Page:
Why We Don’t Need to Worry About Constantly Texting Teens


Photo by Jeffrey Pott.

6.7.12 | Texting dozens of times per day, as many teenagers do, is nothing for adults to be overly concerned about, say researchers Alice Marwick and danah boyd.

In a recent article for The Daily Beast, Marwick and boyd write that while teens may be texting more than ever, little else has changed: “The core elements of high school life are fundamentally the same today as they were two decades ago: friends, relationships, grades, family, and the future.”

Marwick and boyd point to a study by Pew Internet and American Life Project that reported 63 percent of teenagers exchange text messages daily with people in their lives, compared to 39 percent who make cell phone calls and 35 percent who said they socialize face-to-face outside of school. Drawing on data from 2011, Pew researchers found that the median number of daily text messages sent by teens (ages 12-17) is 60. However, Marwick and boyd note that the teens they interviewed said they preferred socializing in person, but found this difficult due to parents, limited transportation, and a busy schedule.

“Far from being a source of isolation, the teen’s phone is a tether to loved ones; it is a personal object, a crucial connection,” wrote boyd and Marwick. The researchers also said that the internet and Facebook were integral aspects of teens’ connectivity. When asked to engage in a “media fast” for 24 hours, teens around the world reported feeling lonely and isolated without internet access—and access to social media sites in particular. Those conclusions were based on a study involving 1,000 students in 10 countries, conducted by the International Center for Media and the Public Agenda in partnership with the Salzburg Academy on Media & Global Change.

Marwick and boyd summarize some of their findings about Facebook:

According to Pew, 80% of American teenagers are on Facebook, a rate borne out by our ethnographic work. In most of the communities we’ve worked in, teens will “friend” virtually everyone they recognize from school, making Facebook less like a collection of friends and more like a town hall meeting. It’s where young people learn the latest gossip, catch up with their peers, publicly reinforce relationships, and turn acquaintances into friends.

There are, of course, detriments to an increased dependency on social media. One of the difficulties they mention is teens’ attempting to maintain an “idealized identity,” while confronting harsh truths, like finding out the person you like is dating someone else, or not being invited to a party. Marwick and boyd note how, unlike the social struggles of the classroom that come to a close at the end of the day, Facebook never ends.

Far from being a source of isolation, the teen’s phone is a tether to loved ones; it is a personal object, a crucial connection.

– Alice Marwick and danah boyd

“The dramas and conflicts from school or practice follow young people home, and often continue into the evening,” they wrote. “For youths who struggle with insecurities, Facebook can amplify them. While Pew found that the majority of teens have positive experiences on Facebook, 88% of teens have witnessed mean or cruel behavior in social media.”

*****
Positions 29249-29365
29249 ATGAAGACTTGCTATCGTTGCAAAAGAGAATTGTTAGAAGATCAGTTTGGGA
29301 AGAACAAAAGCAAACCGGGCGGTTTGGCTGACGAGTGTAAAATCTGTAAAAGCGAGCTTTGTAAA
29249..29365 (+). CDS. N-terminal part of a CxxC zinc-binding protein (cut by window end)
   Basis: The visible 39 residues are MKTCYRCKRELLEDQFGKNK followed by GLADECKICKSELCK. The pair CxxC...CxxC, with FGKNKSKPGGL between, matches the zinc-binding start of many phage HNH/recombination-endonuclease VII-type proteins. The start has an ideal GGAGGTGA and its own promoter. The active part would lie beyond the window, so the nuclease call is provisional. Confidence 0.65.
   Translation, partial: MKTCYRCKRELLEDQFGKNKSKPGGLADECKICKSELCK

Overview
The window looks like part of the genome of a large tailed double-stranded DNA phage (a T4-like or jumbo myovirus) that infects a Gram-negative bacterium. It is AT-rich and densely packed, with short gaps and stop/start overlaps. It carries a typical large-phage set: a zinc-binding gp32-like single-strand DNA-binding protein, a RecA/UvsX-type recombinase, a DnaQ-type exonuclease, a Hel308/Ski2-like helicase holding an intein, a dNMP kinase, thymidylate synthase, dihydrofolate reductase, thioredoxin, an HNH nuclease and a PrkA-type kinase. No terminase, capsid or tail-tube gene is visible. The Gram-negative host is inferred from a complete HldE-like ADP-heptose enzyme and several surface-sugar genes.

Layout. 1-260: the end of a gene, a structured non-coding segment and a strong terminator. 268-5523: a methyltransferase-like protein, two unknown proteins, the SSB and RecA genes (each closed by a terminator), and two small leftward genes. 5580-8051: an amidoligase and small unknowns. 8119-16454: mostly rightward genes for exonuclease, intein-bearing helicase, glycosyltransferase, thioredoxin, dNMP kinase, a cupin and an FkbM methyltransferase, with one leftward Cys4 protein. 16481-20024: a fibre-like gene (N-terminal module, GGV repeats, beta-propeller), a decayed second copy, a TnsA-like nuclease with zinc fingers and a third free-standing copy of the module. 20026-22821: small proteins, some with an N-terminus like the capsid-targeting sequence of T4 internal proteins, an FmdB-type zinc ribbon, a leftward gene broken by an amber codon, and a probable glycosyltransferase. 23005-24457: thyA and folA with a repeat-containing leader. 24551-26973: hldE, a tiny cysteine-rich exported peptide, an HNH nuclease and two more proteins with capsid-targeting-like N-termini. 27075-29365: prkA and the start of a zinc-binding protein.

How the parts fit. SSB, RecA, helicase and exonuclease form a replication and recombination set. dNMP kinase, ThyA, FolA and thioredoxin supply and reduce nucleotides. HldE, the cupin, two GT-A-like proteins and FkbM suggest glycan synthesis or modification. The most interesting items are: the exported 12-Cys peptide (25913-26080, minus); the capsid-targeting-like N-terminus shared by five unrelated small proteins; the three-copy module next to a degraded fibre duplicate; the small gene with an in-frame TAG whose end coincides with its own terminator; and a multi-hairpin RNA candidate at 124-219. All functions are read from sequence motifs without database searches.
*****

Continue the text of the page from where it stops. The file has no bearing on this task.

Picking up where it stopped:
Marwick and boyd also discuss their findings about teens and privacy. Sharing Facebook passwords with friends, they write, is a sign of trust, despite how unnerving it may seem to parents and teachers. They compare it to the time-held ritual of sharing locker combinations.

“In the end, despite technology’s infiltration into almost every area of life, teens—like adults—have the same concerns they always did. Their social world may look different from that of their parents and grandparents, but when hasn’t it?” wrote Marwick and boyd. “Teens with strong social support will thrive regardless of whether they are talking to their friends in person, on the phone or through Facebook.”
And the opposite is also true—teens who are at-risk still need support, empathy and resources.

The conclusion? The way teens communicate is in constant flux, changing and adapting with the latest technologies. “The key,” they write, “is in helping young people to feel strong, confident, and capable, regardless of how they’re communicating.”

Related: Texting and driving is a known danger, yet 43 percent of teens admitted to texting while driving in a recent survey (pdf) of 1,200 teenagers ages 15 to 19, commissioned by AT&T. Findings also showed that 97 percent of those surveyed agreed that texting while driving is a bad practice, yet this appeared to have little effect on their decisions behind the wheel. Indeed, 77 percent of the teens surveyed say the adults who warn them not to text and drive do it themselves “all the time.” The U.S. News story also mentions several apps designed to reduce driver distraction from text messages.

These attitudes may explain the increased crackdown on adult and teens’ use of electronic devices behind the wheel. Ohio last week became the 39th state to ban texting while driving. It’s considered a secondary offense for adult drivers, meaning they could be ticketed for texting only in connection with another offense, such as running a red light. But teens face a higher risk for violating the ban, according to the AP.

The measure bans drivers under age 18 from using cellphones, iPads, laptops or other electronic devices. They can’t make calls or browse the Web while driving. Texting or using an electronic device is a primary offense for minors, so they can more easily get ticketed if an officer catches them violating the ban.

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